James Cromwell has been terrific in just about everything I’ve ever seen him in. He can portray a loamy, upright character like Farmer Hoggett in “Babe” without getting all salt of the earth on us. He can also, as the corrupt police chief in “L.A. Confidential,” be bone-chillingly scary without popping his eyes or jutting his jaw.
All of which makes him ideal casting as Craig Morrison, an 87-year-old Canadian farmer from New Brunswick, in Michael McGowan’s “Still Mine.” Craig runs up against the local bureaucrats when he attempts to build a new house for himself and his ailing wife, Irene (Geneviève Bujold), on his 2,000-acre spread overlooking the bay.
Cromwell (both he and Bujold are playing characters more than a decade older than themselves) makes you believe this man could still build a solid house with his bare hands. And he can make you believe Craig is doing it in order to provide a more navigable, one-story home for Irene.
Cromwell gets to play both sides of his talent here: He’s convincingly loamy, but Craig’s righteousness can also have its scary side. Because McGowan based his script on a true story, he lets the actual details dictate the plot. But because the actors are so good, the scenario of the old-school farmer versus the uncaring bureaucrats seems too simplistic, too confining, for the emotions that are raging.
It’s not just that McGowan overextends the good guy/bad guy stuff by caricaturing the building inspectors. He is also, in a sense, caricaturing Craig, whose motives in bucking the authorities, and even his own children, are presented as true-blue. Craig ultimately knows what’s right.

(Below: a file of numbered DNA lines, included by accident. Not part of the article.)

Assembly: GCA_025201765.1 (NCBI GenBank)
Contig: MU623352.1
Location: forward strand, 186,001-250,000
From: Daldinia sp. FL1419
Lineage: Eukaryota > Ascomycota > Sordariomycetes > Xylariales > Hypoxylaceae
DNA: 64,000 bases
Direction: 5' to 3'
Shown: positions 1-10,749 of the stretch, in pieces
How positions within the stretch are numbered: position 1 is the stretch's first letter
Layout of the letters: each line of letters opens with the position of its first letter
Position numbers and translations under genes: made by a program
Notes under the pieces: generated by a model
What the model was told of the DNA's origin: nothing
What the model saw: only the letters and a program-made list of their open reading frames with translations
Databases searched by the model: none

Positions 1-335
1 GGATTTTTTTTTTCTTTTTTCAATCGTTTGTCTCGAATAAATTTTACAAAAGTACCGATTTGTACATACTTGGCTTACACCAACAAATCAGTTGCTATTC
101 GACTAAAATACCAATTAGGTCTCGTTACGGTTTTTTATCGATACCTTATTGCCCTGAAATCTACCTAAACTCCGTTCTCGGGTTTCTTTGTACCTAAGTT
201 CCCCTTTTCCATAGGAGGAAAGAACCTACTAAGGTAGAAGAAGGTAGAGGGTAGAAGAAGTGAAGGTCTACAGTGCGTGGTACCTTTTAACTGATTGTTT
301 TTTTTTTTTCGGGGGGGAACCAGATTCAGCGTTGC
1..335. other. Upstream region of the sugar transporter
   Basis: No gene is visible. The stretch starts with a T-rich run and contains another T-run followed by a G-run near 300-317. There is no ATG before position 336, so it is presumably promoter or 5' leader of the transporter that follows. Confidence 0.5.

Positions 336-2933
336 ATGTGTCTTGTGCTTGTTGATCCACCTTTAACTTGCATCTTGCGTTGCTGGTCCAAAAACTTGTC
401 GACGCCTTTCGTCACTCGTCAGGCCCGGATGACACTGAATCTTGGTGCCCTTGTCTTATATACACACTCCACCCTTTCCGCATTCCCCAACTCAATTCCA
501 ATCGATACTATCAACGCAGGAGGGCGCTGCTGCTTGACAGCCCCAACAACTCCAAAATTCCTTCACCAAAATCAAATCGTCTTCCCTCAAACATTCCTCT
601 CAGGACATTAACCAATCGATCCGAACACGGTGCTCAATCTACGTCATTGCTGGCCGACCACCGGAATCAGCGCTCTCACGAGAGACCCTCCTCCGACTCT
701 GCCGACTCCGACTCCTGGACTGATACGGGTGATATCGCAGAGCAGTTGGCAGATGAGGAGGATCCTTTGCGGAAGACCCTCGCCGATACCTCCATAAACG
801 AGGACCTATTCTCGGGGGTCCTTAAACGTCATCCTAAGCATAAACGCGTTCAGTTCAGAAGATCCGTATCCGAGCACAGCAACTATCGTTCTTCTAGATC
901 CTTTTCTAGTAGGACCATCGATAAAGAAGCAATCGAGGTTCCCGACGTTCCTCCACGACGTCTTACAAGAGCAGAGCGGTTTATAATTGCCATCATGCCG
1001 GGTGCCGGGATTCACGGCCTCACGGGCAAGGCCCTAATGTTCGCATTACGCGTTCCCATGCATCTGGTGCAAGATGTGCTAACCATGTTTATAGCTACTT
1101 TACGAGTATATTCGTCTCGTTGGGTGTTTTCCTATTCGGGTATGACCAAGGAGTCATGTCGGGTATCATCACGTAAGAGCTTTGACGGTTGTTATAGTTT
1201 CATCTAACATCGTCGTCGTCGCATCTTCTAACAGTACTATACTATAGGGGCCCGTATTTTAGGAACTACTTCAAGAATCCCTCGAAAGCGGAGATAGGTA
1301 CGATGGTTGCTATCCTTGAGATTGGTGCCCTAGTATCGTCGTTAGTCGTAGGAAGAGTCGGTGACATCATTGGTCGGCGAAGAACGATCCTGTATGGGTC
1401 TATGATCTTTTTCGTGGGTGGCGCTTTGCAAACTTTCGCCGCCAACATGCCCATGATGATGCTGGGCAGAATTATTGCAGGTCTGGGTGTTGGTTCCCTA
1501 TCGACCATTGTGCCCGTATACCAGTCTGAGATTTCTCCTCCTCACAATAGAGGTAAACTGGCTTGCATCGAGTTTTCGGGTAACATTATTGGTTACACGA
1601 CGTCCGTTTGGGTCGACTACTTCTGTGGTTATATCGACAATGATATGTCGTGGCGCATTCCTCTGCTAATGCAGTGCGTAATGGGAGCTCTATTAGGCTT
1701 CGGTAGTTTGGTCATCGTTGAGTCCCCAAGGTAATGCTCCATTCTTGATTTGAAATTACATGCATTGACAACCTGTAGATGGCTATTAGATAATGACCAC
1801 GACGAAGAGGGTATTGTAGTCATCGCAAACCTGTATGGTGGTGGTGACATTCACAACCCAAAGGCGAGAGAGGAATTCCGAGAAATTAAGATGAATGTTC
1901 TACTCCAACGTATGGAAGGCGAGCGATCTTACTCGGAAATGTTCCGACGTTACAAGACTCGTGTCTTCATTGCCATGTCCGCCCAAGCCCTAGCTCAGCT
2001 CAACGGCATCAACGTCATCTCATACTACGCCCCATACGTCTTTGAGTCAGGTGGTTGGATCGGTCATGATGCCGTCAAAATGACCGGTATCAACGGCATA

But what’s missing from this movie is the fear and the franticness behind Craig’s need to provide for his wife, the implication that his house-building might have served as a waystation to sanity in the storm. His decision to go it alone, without home care, or without moving to a retirement home in town, is presented as noble. The demurrals of his son (Rick Roberts) and daughter (Julie Stewart) and engineer grandson (Zachary Bennett), and of his testy best friend (George R. Robertson) and exasperated, longtime lawyer (Campbell Scott), are all for naught. These well-meaning people lack Craig’s staunchness of character. They are in the movie to be proved wrong.
I kept wishing that “Still Mine” had jettisoned the film’s true-story trappings and moved more deeply into the Craig-Irene duet unencumbered by bad-news bulletins from the building inspectors. Easily the best parts of the film are those in which husband and wife quietly summon up in often the barest of glances and touches a near-lifetime together.
With her glistening eyes and disarrayed gray hair, Bujold acts a bit too “poetic” for her predicament – the direness of her situation isn’t a part of her makeup here, and McGowan is too “tasteful” to include it. But Bujold amply conveys Irene’s longing for Craig in deep-toned ways that one almost never sees in movies about people over the age of 70. Actually, you rarely see it in movies about people of any age anymore.
It requires a hefty suspension of disbelief to buy into this film’s margarine-soft coda, but it’s a suspension I was willing to make because of the quality of the acting (if not the writing or directing). When Craig says, “I plan on beating the odds,” you want to believe him, and you do. Grade: B (Rated PG-13 for some thematic elements and brief sensuality/partial nudity.)